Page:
Early September 1771 saw the birth, in Selkirkshire, of one of Scotland’s most famous explorers: Mungo Park. After being apprenticed to a surgeon in Selkirk, Park attended Edinburgh University between 1789-91, receiving a surgical diploma at the end. It was not, however, as a surgeon that Park would leave the most lasting mark, but as an explorer.
It was through his brother-in-law, botanist James Dickson, that Park first met a Sir James Banks – famous for having taken part in James Cook’s first Endeavour voyage. By the time he was introduced to Park, Banks was president of the Royal Society. It was from that position that Banks was able to secure a post as assistant-surgeon for Park aboard the Worcester East Indiaman, which brought Park to Sumatra. After his return to Britain, Park then approached the African Association to replace Major Daniel Houghton, who had been sent to Africa in 1790 to discover the course of the Niger, but had died in the Sahara. Park was given the post, having supported again by Banks, reaching the Gambia in late June 1795.
From there Park made his way through the African interior, crossing the upper Senegal basin. Conditions of travel were difficult, and Park faced many challenges – including imprisonment by Moorish chiefs – but Park eventually reached the Niger at Segu. He was the first European to set eyes on the river. The return journey was no less perilous, but Park eventually reached the British trading station of Pisania in early June 1797. He then made his way back to Britain via America, arriving home in late December 1797. Given that essentially no news from his journey had reached Britain, Parks had been assumed dead, with his return thus celebrated with great enthusiasm. Park’s account of his travels in Africa, Travels in the Interior of Africa, was published in 1799 and proved very popular.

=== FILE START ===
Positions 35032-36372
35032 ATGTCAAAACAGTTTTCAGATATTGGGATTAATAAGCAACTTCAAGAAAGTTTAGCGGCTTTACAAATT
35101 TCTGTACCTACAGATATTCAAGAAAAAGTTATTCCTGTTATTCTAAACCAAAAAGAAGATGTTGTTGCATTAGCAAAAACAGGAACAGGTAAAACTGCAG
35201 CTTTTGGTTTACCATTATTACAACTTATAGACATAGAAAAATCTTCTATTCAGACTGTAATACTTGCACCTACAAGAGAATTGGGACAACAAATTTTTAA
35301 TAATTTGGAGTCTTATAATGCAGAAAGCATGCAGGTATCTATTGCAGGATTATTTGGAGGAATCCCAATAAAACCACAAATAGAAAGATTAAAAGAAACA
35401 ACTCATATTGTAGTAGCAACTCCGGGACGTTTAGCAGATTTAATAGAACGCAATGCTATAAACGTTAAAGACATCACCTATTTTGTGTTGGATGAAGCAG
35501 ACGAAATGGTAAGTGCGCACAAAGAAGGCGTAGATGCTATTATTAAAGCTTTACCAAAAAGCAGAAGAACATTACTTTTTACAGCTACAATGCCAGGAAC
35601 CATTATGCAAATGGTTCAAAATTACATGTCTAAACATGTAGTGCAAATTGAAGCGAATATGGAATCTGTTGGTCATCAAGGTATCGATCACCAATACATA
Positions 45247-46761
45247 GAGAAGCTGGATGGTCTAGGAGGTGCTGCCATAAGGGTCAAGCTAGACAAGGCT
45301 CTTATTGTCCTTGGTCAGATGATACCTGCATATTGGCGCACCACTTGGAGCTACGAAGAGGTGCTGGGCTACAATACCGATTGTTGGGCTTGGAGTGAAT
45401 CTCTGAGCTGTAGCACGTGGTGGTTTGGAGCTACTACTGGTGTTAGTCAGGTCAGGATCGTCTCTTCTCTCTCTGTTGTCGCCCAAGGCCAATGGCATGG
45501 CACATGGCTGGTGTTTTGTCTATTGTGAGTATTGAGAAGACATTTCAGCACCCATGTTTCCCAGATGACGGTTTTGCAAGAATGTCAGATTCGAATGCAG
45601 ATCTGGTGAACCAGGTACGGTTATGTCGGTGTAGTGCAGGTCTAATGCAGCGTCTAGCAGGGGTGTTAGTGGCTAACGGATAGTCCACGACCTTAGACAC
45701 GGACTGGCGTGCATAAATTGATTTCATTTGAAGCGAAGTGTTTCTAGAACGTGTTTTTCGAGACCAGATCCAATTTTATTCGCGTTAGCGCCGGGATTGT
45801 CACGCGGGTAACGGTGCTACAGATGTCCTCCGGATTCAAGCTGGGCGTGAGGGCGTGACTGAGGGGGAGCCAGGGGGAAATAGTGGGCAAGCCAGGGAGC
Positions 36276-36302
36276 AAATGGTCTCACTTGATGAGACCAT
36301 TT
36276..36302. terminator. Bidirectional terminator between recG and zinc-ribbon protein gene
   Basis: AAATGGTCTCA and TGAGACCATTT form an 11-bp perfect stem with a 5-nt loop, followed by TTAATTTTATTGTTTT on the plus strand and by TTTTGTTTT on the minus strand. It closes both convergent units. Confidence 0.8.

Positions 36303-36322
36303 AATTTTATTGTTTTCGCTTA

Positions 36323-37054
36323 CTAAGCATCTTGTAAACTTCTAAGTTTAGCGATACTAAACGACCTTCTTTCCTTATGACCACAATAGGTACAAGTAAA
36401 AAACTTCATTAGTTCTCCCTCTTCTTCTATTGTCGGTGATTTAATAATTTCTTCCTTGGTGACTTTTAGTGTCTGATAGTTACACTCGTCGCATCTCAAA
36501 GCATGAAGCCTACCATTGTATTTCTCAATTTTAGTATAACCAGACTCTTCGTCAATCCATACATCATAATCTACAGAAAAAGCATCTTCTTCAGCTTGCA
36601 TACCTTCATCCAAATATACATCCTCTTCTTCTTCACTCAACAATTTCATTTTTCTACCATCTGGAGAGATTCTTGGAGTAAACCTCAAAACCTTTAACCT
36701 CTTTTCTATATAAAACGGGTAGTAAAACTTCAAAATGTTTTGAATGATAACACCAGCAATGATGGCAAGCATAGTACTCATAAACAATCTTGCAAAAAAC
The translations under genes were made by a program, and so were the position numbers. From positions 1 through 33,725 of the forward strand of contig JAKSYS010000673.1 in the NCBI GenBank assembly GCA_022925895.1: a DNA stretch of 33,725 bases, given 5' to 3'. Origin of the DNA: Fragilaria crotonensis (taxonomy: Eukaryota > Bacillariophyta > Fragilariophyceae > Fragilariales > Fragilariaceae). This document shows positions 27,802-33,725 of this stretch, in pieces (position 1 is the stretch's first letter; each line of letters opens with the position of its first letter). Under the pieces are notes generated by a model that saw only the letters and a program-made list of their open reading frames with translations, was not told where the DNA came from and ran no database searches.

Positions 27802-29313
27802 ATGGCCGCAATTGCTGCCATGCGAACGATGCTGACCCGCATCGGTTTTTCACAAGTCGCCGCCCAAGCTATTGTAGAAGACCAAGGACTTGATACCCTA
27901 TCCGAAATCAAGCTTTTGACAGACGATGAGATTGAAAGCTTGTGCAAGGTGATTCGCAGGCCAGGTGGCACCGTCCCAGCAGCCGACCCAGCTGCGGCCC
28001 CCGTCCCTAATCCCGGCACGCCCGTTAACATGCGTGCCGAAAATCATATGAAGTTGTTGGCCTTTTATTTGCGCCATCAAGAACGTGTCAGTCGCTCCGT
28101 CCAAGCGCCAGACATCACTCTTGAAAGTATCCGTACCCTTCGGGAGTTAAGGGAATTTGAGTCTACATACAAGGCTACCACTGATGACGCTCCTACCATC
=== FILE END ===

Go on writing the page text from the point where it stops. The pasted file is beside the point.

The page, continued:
After a brief stint home in Scotland, where he got married, Park accepted, in 1803, the invitation of the British government to lead a second expedition to the Niger. Park made his way back to Africa in early 1805, reaching the Niger in the middle of August. Many of the party accompanying Park died during the journey. As Park himself noted toward the end of the expedition:
“I shall set sail for the east with the fixed resolution to discover the termination of the Niger or perish in the attempt… though all the Europeans who are with me should die, and though I were myself half dead, I would stil [sic] persevere, and if I could not succeed in the object of my journey, I would at least die on the Niger.”
Sadly, this was indeed what happened, with Park drowning in the river after an attack of natives near Bussa rapids.